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STATE v. ANDERS (1998)

Supreme Court of South Carolina.

The STATE, Respondent, v. Robert ANDERS, Petitioner.

No. 24806.

Decided: June 22, 1998

O.W. Bannister, Jr. and D. Garrison Hill, both of Hill, Wyatt & Bannister, Greenville, for petitioner. Attorney General Charles Molony Condon, Chief Deputy Attorney General John W. McIntosh, Assistant Deputy Attorney General Salley W. Elliott, and Senior Assistant Attorney General Harold M. Coombs, Jr., Columbia, and Solicitor Robert M. Ariail, Greenville, for respondent.


The State petitions for rehearing and to make more definite and certain;  the motions are denied.   The opinion previously filed by this Court, State v. Anders, Op. No. 24806, (S.C.Sup.Ct. filed June 22, 1998) (Davis Adv. Sh. No. 23, at 3), is withdrawn and the following Opinion is substituted in its place.

   /s/ Ernest A. Finney, Jr., C.J.

   /s/ Jean H. Toal, J.

   /s/ James E. Moore, J.

   /s/ John H. Waller, Jr., J.

   /s/ E.C. Burnett, III, J.

We granted certiorari to review the Court of Appeals' decision in State v. Anders and Simmons, 326 S.C. 392, 483 S.E.2d 780 (1997).   We reverse.


Appellant, Robert Anders (Anders) and his codefendant, Larry Simmons (Simmons) were convicted of conspiracy, third degree arson, and burning to defraud an insurer, in connection with the October 17, 1992 fire which destroyed Anders' construction firm (R.R. & E.) in Greer.

At their joint trial in May, 1995, Rhonda Sutherland, the wife of an employee of R.R. & E., testified over Anders' objection that the Monday after the fire, she heard Simmons joking that “Robert was going to pay him big for blowing up the building,” and explaining that he had set the fire by leaving open propane gas tanks in each room with a lit cigarette in an ashtray on top of a book of matches.1  The trial court ruled the statements were admissible against Anders on the basis they were made by Simmons in the furtherance of a conspiracy, so as to be admissible against both Anders and Simmons.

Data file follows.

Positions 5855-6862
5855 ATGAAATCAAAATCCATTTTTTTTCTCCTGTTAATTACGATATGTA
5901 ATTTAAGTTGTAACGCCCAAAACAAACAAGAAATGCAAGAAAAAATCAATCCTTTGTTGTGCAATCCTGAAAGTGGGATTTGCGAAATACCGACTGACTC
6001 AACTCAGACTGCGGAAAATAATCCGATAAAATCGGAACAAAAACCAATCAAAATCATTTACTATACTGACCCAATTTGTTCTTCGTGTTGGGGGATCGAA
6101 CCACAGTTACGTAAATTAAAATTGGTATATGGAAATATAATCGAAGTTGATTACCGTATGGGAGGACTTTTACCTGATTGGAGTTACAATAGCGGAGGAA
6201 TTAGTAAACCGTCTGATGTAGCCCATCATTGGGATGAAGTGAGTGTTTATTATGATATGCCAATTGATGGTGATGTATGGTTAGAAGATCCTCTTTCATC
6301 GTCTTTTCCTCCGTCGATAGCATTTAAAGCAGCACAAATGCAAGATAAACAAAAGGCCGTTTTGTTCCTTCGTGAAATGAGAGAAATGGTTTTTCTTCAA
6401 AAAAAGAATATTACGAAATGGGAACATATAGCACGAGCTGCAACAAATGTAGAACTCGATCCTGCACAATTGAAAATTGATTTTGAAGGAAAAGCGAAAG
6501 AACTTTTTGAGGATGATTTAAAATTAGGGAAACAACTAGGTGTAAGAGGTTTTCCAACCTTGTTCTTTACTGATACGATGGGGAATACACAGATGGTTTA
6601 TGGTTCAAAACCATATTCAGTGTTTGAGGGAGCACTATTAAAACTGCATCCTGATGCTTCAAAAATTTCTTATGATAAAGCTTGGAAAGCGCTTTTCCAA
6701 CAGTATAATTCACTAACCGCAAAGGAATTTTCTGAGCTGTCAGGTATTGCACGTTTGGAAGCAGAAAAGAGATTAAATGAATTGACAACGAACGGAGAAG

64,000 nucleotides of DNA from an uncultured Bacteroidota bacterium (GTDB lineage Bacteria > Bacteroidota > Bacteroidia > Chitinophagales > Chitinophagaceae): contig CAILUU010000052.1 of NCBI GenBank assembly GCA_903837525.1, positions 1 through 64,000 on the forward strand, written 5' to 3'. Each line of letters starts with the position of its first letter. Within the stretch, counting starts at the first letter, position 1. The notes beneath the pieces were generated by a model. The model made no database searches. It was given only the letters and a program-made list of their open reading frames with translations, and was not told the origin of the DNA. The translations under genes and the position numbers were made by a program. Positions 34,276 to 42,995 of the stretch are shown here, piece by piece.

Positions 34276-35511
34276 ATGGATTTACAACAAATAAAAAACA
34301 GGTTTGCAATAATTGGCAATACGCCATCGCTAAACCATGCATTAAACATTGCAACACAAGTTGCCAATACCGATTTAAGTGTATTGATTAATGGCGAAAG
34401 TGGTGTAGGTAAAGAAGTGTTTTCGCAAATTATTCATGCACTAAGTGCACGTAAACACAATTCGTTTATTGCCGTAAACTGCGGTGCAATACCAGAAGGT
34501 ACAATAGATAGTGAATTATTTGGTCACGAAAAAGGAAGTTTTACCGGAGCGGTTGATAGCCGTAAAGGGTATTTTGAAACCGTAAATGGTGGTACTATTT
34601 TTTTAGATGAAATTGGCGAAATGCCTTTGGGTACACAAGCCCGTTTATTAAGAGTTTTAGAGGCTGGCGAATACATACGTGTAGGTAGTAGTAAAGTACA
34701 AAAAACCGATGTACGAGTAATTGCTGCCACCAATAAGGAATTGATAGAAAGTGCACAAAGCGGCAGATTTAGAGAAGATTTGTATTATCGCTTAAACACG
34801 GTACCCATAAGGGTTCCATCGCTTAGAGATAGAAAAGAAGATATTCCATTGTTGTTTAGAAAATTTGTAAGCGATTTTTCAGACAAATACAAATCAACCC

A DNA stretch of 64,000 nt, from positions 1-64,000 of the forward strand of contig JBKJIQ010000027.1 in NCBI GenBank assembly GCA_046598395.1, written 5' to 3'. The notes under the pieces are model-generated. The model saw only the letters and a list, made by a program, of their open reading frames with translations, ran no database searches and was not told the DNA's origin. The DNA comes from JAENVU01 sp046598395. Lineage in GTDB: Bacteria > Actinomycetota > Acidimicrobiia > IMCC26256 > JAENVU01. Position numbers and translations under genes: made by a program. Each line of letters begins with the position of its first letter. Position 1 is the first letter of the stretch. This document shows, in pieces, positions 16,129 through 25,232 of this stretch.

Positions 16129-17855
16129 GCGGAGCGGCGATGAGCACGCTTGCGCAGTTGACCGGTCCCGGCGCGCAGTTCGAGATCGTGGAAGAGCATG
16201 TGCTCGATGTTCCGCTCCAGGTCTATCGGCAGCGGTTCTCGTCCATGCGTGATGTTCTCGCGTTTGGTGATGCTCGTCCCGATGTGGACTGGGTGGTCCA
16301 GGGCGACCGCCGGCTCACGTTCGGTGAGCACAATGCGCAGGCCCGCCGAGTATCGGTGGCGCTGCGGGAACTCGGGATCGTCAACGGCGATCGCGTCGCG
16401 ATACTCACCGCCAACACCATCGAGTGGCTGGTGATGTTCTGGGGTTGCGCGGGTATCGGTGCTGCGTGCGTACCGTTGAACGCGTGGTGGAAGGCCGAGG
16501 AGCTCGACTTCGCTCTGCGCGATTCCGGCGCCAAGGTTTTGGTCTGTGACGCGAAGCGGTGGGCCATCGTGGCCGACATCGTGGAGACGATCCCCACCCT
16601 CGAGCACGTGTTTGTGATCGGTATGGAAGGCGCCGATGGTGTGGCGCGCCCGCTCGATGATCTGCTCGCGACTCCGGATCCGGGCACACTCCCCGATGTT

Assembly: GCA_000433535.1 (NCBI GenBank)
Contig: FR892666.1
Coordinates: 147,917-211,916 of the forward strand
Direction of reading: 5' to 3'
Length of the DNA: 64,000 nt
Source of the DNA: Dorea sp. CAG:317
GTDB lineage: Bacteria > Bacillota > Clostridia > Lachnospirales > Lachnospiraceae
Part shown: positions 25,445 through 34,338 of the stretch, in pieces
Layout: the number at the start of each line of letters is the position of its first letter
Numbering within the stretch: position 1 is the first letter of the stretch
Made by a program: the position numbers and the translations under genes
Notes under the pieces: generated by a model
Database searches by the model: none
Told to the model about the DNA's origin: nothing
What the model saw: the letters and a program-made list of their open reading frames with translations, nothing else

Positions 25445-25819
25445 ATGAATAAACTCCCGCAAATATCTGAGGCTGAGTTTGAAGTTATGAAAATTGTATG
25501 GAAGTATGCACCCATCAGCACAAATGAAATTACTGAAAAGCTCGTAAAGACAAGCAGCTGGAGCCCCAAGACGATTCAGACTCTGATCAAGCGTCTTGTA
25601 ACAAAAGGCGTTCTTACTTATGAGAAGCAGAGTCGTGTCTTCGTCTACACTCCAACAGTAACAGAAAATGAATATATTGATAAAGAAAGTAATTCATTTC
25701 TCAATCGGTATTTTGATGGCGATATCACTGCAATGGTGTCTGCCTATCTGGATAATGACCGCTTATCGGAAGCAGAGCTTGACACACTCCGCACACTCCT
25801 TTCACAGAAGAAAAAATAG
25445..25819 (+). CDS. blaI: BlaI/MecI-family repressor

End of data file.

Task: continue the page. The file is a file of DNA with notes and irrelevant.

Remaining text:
The Court of Appeals held Simmons' statement was not admissible under the co-conspirator exception since, even if made during the conspiracy, the statement in no way advanced the conspiracy.   The Court of Appeals nonetheless affirmed in result, finding the statement admissible against Simmons as a statement against penal interest;  the Court further held admission of the statement did not violate Anders' Sixth Amendment right of confrontation, since Simmons was available and testified at trial.


 We agree with the Court of Appeals' holding that Simmons' admission to the crime in no way furthered the conspiracy.   Accord United States v. Posner, 764 F.2d 1535 (11th Cir.1985), cert. denied (although statements made to “allay suspicions” may be “in furtherance” of conspiracy, “spilling the beans” does not further conspiracy);  United States v. Pallais, 921 F.2d 684 (7th Cir.1990), cert. denied, 502 U.S. 842, 112 S.Ct. 134, 116 L.Ed.2d 101 (1991) (casual admissions of culpability are not “in furtherance” of conspiracy and are insufficiently reliable to be considered by the jury).   Accordingly, the Court of Appeals correctly ruled the statement was not admissible under the co-conspirator exception.   See State v. Sullivan, 277 S.C. 35, 42, 282 S.E.2d 838, 842 (1981) (exception to rule against hearsay permits statements of one conspirator made during the pendency of the conspiracy, and in furtherance thereof, to be admitted against a co-conspirator once prima facie evidence of a conspiracy is proved);  see also South Carolina Rules of Evidence, Rule 801(d)(2)(E).2